The lingering Short-eared Owl remains in the Pund area, while 8 Swallows were logged across the island. A small but noticeable arrival occurred in fairly blustery, though short range south-easterlies, with new birds and good counts including 8 Whinchats, 37 Wheatears, 4 Redwings, 1 Grasshopper Warbler, 2 Barred Warblers, at the Reevas and Setter, 2 Lesser Whitethroats, 1 Garden Warbler, 4 lingering Yellow-browed Warblers, 10 Willow Warblers, the lingering Great Grey Shrike, 2 Bramblings, 6 Siskins, 1 Linnet, 2 Common Rosefinches still and 34 Lapland Buntings.
The Rose-coloured Starling has abandoned the Starling flock and is by itself up at North Light.
26th September 2011
The Melodious Warbler, Citrine Wagtail and Rose-coloured Starling all remained.
The lingering Quail remains, while Grey Heron numbers increased to 4. Raptors included 5 Kestrels, 2 Merlins and the lingering Peregrine, while a Water Rail was seen on Da Water. Our first Stock Dove of the year was seen flying south over the Kirk, while the Short-eared Owl is still present at Pund. A Short-toed Lark, discovered in the same location as out previous lingering bird, at the Sheep Cru near the Plantation, may have been new bird, with 5 days since its last sighting. Six Swallows were present on the island.
Passerine counts included a Tree Pipit, 243 Meadow Pipits, the lingering Dunnock, 1 Redstart, 8 Whinchats, 31 Wheatears, 2 Blackbirds, 3 Song Thrushes, 4 Redwings, 1 Grasshopper Warbler, 1 Sedge Warbler, 1 lingering Barred Warbler, 2 Common Whitethroats, 2 Garden Warblers, 15 Blackcaps, 3 Yellow-browed Warblers still, 3 Chiffchaffs, 4 Willow Warblers, 1 Goldcrest, an influx of 5 Spotted Flycatchers, the lingering Great Grey Shrike, 9 Siskins, 9 Lesser Redpolls (a notable influx), 3 Mealy Redpolls, 37 Lapland Buntings, 4 Snow Buntings and what is presumably the Little Bunting back for more after an absence of a couple of days, at Utra and the Haa.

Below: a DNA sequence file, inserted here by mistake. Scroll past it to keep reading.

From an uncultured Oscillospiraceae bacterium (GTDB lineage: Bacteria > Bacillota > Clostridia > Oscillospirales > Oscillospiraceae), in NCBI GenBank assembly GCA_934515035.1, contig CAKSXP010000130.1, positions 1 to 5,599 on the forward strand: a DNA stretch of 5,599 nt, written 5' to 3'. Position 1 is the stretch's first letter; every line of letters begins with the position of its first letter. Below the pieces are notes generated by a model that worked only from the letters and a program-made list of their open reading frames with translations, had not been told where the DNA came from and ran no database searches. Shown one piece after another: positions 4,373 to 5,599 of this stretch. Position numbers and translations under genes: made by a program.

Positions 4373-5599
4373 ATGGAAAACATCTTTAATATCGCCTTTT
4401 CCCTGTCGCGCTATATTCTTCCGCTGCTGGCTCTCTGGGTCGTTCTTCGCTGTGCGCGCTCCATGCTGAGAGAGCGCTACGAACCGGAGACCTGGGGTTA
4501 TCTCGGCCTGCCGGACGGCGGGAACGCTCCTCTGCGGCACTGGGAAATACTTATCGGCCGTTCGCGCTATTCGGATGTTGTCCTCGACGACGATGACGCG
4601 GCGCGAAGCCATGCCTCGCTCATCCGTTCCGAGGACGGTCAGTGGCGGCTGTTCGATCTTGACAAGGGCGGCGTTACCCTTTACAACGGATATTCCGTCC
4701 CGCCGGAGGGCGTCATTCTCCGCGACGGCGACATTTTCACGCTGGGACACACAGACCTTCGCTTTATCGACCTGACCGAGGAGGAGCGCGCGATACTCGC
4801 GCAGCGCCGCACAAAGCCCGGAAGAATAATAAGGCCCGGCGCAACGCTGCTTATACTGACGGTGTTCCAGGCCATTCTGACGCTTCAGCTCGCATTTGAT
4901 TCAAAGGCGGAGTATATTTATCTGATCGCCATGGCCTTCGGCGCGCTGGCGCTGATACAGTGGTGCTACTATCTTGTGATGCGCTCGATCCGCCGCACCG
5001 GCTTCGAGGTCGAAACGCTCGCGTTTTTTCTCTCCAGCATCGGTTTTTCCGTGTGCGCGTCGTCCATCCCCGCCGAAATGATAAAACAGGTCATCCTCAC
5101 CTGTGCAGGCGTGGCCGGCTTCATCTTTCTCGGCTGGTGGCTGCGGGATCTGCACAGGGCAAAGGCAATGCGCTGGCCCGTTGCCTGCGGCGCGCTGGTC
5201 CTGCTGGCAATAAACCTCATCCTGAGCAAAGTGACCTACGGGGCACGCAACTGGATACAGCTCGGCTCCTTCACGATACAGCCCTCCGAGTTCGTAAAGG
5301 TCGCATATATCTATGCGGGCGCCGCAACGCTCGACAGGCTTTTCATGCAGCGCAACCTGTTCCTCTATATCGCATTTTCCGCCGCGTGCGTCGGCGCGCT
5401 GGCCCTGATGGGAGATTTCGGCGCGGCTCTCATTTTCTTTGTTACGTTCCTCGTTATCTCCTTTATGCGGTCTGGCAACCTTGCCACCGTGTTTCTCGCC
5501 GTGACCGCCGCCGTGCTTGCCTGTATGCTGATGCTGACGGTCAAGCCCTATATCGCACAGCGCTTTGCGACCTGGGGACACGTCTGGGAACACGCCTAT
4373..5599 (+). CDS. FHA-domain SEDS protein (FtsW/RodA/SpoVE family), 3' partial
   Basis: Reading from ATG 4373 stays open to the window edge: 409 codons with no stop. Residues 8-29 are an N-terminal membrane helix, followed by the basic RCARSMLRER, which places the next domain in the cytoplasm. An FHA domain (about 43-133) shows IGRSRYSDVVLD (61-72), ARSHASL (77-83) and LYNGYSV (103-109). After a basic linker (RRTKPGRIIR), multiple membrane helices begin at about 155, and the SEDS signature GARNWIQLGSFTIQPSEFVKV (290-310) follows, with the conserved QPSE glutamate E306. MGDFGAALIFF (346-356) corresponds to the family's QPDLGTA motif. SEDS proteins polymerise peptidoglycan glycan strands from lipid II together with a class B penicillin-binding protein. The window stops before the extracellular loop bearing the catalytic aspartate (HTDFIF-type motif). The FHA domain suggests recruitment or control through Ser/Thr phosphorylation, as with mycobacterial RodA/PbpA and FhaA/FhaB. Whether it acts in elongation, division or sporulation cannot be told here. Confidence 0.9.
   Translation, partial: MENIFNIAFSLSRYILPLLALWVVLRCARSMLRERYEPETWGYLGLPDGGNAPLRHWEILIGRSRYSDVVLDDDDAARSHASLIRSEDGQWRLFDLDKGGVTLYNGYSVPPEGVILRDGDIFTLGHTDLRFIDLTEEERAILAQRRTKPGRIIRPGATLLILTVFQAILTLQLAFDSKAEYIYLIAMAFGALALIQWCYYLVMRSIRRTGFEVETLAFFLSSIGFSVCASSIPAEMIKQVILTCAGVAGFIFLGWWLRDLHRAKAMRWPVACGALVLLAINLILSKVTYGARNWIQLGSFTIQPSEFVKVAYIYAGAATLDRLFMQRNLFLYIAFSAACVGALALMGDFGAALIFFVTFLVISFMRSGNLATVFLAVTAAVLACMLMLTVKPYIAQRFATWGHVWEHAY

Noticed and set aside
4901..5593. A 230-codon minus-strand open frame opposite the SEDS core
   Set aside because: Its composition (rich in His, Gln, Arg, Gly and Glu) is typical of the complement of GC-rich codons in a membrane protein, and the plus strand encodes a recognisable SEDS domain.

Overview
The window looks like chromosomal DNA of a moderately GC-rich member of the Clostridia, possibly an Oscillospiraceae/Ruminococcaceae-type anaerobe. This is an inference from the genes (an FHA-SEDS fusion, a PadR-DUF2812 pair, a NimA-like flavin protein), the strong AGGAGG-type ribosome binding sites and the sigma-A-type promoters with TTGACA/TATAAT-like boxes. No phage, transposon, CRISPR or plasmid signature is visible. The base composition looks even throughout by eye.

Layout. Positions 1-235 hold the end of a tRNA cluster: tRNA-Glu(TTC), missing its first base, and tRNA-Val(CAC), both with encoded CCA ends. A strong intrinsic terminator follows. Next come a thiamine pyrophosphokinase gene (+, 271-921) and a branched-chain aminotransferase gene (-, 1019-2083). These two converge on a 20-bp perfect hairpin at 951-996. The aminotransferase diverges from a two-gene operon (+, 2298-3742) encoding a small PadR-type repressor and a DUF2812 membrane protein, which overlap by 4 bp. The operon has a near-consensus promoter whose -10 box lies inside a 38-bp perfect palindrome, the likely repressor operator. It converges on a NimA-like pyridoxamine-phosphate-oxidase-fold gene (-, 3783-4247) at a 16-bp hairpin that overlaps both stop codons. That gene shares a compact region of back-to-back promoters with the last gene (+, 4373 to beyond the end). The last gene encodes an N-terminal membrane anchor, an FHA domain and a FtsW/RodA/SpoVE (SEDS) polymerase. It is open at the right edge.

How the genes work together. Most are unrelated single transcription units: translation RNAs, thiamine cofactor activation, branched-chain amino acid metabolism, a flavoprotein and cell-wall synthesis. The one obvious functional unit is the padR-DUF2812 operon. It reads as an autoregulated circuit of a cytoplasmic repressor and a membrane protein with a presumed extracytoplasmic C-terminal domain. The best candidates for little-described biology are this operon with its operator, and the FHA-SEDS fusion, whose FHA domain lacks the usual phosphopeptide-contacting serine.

The Great Grey Shrike is still roaming the south of the island, where even the sheep think its worth a look.
27th September 2011
The Rose-coloured Starling, Citrine Wagtail and Melodious Warbler remain.
A few skeins of Pink-footed Geese, adding up to 95 birds, passed south over the island, as did 16 Greylag Geese. Eight Wigeon and 5 Teal were present, as was a Red-breasted Merganser in the Havens. Kestrel numbers increased to 7, joining the resident Merlins and Peregrine.